Suddenly, he couldn’t wait to give away all his wealth. He started by throwing a lavish banquet for Jesus and his disciples. He invited every other tax collector he knew; he invited every other renegade and swindler and cheat and liar he had ever known. He wanted everyone to not only meet Jesus but to know Him, to experience His forgiveness. Matthew never returned to his toll-house booth. He left all his earthly treasures and followed Jesus for the rest of his life, trusting Him for treasures in heaven. He used his gifts to record every detail of Jesus’s earthly life, His crucifixion, His resurrection, and His final commission. Matthew took to heart the final words he heard Jesus speak on the mountain in Galilee and made them his life’s mission: “All authority in heaven and on earth has been given to me. Therefore go and make disciples of all nations, baptizing them in the name of the Father and of the Son and of the Holy Spirit, and teaching them to obey everything I have commanded you. And surely I am with you always to the very end of the age.”
Jesus, You alone are my treasure. Nothing compares to the joy of knowing You and following You. May I, like Matthew, leave everything behind to tell everyone I meet how my life changed for all eternity the day I trusted You for forgiveness of my sins. Thank You for saving me. Thank You for continuing to work in me to conform me to Your image. Thank You for removing my name “Never Good Enough” and giving me the name “Beloved.” Help me to live knowing Whose I am.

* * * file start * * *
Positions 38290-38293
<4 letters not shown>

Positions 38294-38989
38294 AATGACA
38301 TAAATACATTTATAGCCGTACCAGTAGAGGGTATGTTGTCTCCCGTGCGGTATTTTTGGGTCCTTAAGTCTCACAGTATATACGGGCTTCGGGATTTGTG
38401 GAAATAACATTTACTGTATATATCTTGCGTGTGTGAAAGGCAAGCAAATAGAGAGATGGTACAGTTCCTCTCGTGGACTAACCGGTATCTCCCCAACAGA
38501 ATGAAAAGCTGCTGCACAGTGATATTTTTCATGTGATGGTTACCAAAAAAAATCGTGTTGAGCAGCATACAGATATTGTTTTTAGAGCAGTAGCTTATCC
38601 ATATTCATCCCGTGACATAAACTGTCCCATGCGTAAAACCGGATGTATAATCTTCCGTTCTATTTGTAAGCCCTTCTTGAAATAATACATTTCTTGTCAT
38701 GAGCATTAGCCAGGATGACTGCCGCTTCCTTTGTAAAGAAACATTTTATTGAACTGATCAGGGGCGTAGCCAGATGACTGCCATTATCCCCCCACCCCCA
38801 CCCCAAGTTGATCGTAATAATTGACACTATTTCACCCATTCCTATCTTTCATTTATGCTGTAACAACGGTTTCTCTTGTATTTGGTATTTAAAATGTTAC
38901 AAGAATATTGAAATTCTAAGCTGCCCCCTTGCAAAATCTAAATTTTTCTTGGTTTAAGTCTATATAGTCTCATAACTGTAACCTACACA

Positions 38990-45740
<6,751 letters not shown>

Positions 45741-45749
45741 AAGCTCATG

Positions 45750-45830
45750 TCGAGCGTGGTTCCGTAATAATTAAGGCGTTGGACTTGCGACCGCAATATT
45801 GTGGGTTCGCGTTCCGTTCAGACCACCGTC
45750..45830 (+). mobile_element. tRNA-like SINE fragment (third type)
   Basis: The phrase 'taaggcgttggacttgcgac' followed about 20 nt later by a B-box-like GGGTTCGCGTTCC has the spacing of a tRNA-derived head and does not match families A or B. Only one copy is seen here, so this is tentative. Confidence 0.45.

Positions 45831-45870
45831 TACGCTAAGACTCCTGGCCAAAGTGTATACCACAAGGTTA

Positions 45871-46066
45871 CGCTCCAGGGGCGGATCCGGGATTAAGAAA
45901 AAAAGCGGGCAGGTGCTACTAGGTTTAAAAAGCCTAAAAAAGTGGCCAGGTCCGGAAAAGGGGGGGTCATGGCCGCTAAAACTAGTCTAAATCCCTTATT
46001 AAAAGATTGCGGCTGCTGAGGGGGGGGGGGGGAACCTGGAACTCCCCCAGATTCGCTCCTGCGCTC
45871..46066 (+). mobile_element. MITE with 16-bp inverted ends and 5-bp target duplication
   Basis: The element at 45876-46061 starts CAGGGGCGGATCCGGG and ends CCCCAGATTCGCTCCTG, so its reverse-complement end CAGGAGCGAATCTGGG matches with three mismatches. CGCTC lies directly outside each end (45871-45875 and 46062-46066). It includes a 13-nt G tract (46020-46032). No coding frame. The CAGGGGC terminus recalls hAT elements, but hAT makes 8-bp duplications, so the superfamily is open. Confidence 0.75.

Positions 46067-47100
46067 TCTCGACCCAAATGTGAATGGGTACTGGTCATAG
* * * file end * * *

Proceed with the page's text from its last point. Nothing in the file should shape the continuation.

Lessons From a Tax-Collector:
- In what way do my priorities show where my treasure lies?
- What name of self-condemnation has Jesus removed from me, and what name has He replaced it with?
- What is God asking me to leave behind to follow Him?
2 thoughts on “Treasure”
I never knew this story of Matthew. I relate so much to feeling like my name is Never Good Enough. What a blessing to be called His Beloved- His Chosen Child!! As always, this is impeccably written and I’m sure it took so much research and thought and you made it so creative and relatable.
I just realized I left out the Scripture reference!!! Matthew 9 and Mark 2.